GUPTA LEAKS: WHAT ANN7 WOULD HAVE BEEN

Wednesday, August 13, 2014

STARSAT PORN COURT CASE: South African broadcasting regulator Icasa admits notifying that StarSat wanting to show porn was not effective.


The South African broadcasting regulator admitted in the Western Cape High Court that the way in which the regulator notified the South African public and TV industry that On Digital Media (ODM) has applied and want to broadcast pornography on South African television was not effective in the context in which it was done.

South Africa's broadcasting regulator also failed to appoint experts to consider On Digital Media's application for sex TV channels.

The Justice Alliance of South Africa (Jasa), Cause for Justice and Doctors for Life are taking StarSat to court over the Woodmead-based satellite-TV operator's porn TV channels and want the decision by the regulator to be overturned.

The group argues that StarSat's (formerly TopTV) broadcasting of pornography on South African television contravenes section 19 of the Sexual Offences Amendment Act, which deals with the exposure to, or display of pornography to children, as well as the Films and Publications Act.

The group argued in court that ODM and StarTimes Media are contravening the Films and Publications Act by exposing children to X18 content on television.

Besides StarSat, the respondents in the porn TV case include the chairperson of South African's broadcasting regulator, Stephen Mncube of the Independent Communications Authority of South Africa (Icasa); Peter van der Steen who is StarSat's business rescue practitioner since the company is in business rescue; and the minister of communications, Faith Muthambi.

Icasa granted ODM a licence to broadcasting its bouquet of porn channels in April 2013 after StarSat brought a second application to show porn on TV to subscribers. Out of the 644 written application, over 90% opposed the granting of a porn TV licence to StarSat.

StarSat started showing Playboy TV, Desire TV and Private Spice as a stand-alone sex bouquet which requires a separate subscription and PIN. StarSat quietly changed Private Spice to the hardcore pornographic Brazzers TV channel.

StarSat has previously declined to give subscription numbers for its porn bouquet but according to court papers has about 400 subscribers.

Icasa told the Western Cape High Court that the South African public and the TV industry were sufficiently advised that ODM had applied to broadcast sex channels on its satellite-TV platform.

Judge Lee Bozalek took issue with Icasa's argument, asking why the Government Gazette notice in December 2012 did not make any mention of what the applied for TV channels were going to broadcast, namely pornography.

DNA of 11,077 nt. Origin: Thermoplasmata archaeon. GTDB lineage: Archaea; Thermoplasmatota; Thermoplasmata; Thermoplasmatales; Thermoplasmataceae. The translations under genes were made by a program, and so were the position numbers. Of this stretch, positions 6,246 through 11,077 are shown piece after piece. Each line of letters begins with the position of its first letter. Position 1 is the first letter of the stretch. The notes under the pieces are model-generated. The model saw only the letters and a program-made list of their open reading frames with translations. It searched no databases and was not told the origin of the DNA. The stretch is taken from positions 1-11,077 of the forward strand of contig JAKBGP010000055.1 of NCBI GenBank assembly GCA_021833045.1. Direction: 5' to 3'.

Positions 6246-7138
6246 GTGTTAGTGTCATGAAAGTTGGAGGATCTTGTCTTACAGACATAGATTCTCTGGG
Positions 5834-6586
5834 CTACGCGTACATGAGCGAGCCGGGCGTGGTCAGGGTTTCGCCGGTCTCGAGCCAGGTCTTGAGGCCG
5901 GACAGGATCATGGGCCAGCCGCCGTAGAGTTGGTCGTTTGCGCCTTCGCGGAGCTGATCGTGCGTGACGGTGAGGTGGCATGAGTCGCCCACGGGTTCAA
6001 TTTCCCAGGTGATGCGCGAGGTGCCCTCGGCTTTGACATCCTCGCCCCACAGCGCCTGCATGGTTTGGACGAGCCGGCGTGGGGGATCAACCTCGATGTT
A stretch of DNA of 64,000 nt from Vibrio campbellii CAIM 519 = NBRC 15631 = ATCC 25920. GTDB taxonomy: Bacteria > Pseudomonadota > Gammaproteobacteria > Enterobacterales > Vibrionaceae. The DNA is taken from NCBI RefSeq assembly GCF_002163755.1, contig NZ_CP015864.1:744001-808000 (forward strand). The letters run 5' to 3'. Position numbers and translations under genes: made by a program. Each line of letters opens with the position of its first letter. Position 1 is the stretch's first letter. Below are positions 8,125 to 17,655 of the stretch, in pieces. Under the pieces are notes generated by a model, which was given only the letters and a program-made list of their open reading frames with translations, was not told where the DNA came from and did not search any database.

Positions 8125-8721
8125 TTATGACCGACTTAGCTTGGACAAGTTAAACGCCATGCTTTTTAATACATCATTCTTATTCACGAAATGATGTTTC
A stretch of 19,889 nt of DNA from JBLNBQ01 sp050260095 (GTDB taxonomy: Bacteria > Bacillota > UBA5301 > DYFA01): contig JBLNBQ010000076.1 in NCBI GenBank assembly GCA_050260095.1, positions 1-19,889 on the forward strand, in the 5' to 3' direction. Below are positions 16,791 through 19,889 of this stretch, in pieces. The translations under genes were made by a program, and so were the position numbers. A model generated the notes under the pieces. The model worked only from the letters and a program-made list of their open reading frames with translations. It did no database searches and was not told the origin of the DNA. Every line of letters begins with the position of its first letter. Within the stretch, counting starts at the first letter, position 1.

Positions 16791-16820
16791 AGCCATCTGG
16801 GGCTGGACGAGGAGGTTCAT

"How can that ever be rational? What is the purpose of this notice? It is to bring to the attention of the public that a matter of potential controversy is the subject of this application?"

"If Joe Bloggs has very strong views about the broadcasting of adult material, how would he not know this is an application to put National Geographic on a channel?" asked judge Lee Bozalek.

Icasa admitted that the Government Gazette notice without context was not effective but said that it was not Icasa's responsibility to spell everything out.

"It is not for Icasa to point out to the public that you may be interested in this because it raises X, Y or Z," said Icasa.

"If someone is interested and concerned about what broadcasters broadcast, as indeed these parties are, they could and should keep their ears to the ground," said Icasa.

Judge Lee Bozalek said the process was inefficient by which Icasa made it possible for the public to access the application documents. People have to travel to Icasa's library in Johannesburg to access a physical copy of the full application StarSat made to start broadcasting pornography on television.

Judge Lee Bozalek compared Icasa's methods to those used in the 1970s, not in the digital era.

"This is a communications authority ironically. It deals with communications," said judge Lee Bozalek.

Icasa also failed to appoint experts to consider On Digital Media's application for sex TV channels.

"The committee felt there was no need for that. The matter was not so complex," argued Icasa.

"What would these experts in fact be doing? What were they needed for?" argued Icasa in the Western Cape High Court. "The failure to appoint experts did not render the procedure unlawful or unfair".